Haunting, Picturesque Retro Chamber Pop from Jon DeRosa
Jon DeRosa’s latest album A Wolf in Preacher’s Clothes is sort of the missing link between Jarvis Cocker and Leonard Cohen; or in a more modern context, between Ward White and Mark Sinnis. DeRosa grew up with punk, then took a plunge into goth (his Aarktika project was his main gig until he ventured into dark Americana in the mid-zeros). This one – available on vinyl in the US from Motherwest and out on Nov 5 from Rocket Girl in Europe – finds him alternating between dark, lushly crooned, Scott Walker-inflected chamber pop and more minimalist, postpunk-tinged, distantly creepy rock. Violinist Claudia Chopek’s string arrangements – also featuring Julia Kent on cello – are to die for, a rich, velvety chocolate truffle for the ears. Overhead, DeRosa’s nuanced, cat-ate-the-canary baritone lingers, sometimes ominous, sometimes with more than a hint of rakishness. And he paints a hell of a picture.
Birds of Brooklyn sets the scene, DeRosa’s crepuscular croon over Burt Bacharach-inflected chamber pop. It’s a cruel juxtaposition: all eyes are on the gentrifier girl, including the old blue-collar guy with the “thousand yard stare” drinking boilermakers and stuck with “love songs on the underside of the sports page, in a nom de plume.” That’s DeRosa’s genius: this scenario could go from elegance to cliche in a second, but he never caves in to sentimentality. This is one cynical album.
True Men sets a more wistful tone, boxing serving as its central metaphor. Over a sweeping arrangement straight out of late 50s Ricky Nelson, DeRosa lets the double entendres fly. “I’ve woken the neighbors, after hard nights of labor,” is the closing mantra. And who hasn’t? But the way he sets it up – and then knocks it down – is sweet science.
Over lush 80s goth-rock, Snow Coffin paints a chillingly allusive nocturnal scene lowlit by Sam Lazzara’s vibraphone, drummer Mike Pride throwing in some deadpan Atrocity Exhibition rolls. Teenage Goths is as sardonically funny as you’d hope it would be: it sounds like an outtake from a mid-90s Pulp album.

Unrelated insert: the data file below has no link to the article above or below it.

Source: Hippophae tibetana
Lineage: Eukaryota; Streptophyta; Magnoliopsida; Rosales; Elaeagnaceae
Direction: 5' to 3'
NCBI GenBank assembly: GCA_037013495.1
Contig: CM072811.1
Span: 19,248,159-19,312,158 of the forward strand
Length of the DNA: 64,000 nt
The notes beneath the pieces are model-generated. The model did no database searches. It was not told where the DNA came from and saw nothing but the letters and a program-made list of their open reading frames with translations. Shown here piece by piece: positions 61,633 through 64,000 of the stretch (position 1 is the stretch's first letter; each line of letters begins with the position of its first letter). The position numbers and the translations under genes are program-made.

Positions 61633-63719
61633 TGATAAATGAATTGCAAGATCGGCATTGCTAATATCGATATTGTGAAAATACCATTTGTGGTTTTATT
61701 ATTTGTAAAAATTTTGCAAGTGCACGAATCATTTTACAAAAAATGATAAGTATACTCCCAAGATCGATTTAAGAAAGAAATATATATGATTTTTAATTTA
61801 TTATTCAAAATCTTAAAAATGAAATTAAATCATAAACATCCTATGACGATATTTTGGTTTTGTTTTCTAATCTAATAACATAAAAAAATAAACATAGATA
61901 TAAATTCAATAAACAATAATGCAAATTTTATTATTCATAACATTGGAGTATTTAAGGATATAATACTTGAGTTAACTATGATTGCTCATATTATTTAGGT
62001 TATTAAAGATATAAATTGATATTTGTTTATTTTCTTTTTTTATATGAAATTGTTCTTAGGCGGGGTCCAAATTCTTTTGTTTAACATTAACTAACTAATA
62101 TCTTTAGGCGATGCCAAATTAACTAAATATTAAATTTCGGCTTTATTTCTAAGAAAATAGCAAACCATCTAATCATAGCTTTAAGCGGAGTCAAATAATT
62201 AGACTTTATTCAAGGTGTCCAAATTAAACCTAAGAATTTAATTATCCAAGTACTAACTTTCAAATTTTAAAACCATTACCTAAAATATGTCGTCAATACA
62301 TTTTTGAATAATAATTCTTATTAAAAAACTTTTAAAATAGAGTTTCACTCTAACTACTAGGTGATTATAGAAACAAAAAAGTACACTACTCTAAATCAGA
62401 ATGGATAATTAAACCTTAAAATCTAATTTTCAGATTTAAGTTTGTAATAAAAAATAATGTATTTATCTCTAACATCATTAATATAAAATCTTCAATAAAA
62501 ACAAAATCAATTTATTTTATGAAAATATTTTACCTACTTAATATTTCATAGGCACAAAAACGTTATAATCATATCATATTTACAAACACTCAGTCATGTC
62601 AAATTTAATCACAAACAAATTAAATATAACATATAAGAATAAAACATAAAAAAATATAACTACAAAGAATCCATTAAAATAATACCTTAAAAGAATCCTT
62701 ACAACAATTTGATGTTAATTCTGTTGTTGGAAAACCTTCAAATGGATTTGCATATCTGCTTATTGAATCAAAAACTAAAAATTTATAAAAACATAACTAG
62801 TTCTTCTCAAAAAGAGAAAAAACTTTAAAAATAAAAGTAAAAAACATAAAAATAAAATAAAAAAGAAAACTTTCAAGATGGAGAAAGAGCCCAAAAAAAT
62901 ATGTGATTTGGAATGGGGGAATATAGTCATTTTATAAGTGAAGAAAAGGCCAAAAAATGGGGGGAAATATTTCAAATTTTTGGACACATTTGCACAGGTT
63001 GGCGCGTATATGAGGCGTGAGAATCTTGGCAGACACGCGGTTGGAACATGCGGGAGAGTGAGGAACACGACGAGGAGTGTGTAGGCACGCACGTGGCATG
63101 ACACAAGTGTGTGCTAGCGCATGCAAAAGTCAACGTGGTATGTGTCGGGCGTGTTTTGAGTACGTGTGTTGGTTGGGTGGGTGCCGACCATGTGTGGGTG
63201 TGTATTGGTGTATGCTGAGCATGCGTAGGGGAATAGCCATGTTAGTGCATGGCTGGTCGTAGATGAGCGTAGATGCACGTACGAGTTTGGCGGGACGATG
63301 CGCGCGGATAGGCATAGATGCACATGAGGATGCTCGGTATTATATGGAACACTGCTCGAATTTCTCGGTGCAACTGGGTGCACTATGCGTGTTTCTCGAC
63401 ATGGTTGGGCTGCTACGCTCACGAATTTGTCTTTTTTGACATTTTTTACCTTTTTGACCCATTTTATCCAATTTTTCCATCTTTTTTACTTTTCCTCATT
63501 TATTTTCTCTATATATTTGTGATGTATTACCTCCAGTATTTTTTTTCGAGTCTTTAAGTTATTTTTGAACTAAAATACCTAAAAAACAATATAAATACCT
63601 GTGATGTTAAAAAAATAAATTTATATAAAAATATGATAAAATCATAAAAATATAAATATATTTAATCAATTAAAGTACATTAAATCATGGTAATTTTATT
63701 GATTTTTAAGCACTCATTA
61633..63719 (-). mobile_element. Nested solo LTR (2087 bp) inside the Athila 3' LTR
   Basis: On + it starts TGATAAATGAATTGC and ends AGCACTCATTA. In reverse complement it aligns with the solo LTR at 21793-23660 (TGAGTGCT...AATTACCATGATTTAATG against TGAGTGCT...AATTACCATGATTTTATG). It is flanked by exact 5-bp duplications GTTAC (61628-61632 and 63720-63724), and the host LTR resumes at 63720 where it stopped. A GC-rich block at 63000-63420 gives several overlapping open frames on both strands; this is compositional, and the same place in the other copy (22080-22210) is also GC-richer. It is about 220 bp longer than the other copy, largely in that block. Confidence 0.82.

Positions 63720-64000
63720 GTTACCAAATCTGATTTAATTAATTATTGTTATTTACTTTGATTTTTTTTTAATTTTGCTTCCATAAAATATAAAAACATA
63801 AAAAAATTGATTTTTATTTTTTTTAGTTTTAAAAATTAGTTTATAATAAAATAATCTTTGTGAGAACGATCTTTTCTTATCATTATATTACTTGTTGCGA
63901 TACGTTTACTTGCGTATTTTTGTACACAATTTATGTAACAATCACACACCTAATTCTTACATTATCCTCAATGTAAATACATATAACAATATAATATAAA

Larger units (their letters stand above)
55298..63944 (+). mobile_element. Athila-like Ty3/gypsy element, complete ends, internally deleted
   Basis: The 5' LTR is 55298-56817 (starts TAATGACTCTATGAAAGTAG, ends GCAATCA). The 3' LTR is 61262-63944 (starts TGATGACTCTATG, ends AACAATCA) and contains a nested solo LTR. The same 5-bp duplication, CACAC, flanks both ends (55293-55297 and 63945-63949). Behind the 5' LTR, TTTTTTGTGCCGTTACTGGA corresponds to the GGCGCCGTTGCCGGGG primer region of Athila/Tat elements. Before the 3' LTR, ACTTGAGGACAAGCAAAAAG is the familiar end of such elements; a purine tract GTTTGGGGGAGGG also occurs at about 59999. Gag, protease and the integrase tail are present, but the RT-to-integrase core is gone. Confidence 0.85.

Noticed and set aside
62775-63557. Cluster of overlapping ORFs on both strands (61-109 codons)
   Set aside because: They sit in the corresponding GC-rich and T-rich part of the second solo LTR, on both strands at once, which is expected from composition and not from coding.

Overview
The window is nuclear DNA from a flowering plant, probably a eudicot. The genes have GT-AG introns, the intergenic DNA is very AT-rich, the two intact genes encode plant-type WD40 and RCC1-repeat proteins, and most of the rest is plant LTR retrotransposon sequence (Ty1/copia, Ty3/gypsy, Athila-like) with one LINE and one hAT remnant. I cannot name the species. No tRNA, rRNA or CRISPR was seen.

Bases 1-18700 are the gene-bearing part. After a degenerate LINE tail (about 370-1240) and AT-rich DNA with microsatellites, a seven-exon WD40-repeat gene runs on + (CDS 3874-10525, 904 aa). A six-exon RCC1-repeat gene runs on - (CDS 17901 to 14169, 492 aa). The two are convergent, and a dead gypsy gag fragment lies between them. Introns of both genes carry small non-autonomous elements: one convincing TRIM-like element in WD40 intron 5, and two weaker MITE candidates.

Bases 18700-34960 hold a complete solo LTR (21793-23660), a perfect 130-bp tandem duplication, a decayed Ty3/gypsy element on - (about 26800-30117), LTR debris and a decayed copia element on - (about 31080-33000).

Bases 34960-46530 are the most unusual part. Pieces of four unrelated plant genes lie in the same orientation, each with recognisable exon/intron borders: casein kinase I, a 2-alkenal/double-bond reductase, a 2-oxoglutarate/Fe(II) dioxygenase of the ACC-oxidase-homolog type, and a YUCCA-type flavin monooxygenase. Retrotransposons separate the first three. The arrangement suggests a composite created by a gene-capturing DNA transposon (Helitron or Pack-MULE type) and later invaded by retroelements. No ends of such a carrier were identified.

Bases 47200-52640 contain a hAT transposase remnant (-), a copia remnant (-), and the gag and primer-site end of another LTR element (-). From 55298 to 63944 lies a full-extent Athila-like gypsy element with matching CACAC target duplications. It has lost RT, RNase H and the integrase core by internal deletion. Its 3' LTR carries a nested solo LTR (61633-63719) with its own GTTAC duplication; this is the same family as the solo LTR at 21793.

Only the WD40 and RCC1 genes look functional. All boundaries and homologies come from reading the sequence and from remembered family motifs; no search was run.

The hypnotic, echoey Tattooed Lady’s Blues paints an ominous afterparty scenario, with a cruelly offhand Lou Reed reference. By contrast, Who Decides balances jauntiness with a more somber noir 60s Orbisonesque vibe, weighing whether or not a “kiss is just as kiss – the sun that also rises might bring surprises.” Again, Pride’s Sonny Bono/Phil Spector drumming is spot-on. After that, DeRosa keeps the guarded optimism going with the clever, coy Don’t Say Goodnight.
Ladies in Love sets plaintive washes of strings against DeRosa’s starkly fingerpicked acoustic guitar; the album’s closing track, Hollow Earth Theory – previously released as an Aarktika song – takes the swirling, hypnotic factor up a notch.
DeRosa also gives a welcome sheen, heft and bulk to the Blue Nile‘s bitterly minimalist Easter Parade. Hearing it only makes you wonder what he could do with, say, John Cale’s Paris 1919. Throughout the album, the playing is understatedly seamless, terse, and tuneful, also including contributions from JJ Beck on accordion, Charles Newman on organ, Kendrick Strauch on piano, Matt Basile on electric and upright bass and a horn section of James Duncan on trumpet and Jon Natchez on a small army’s worth of instruments. One of the most haunting and intriguing albums of 2012: you”ll see this on the best albums of the year page here at the end of December if we make it that far.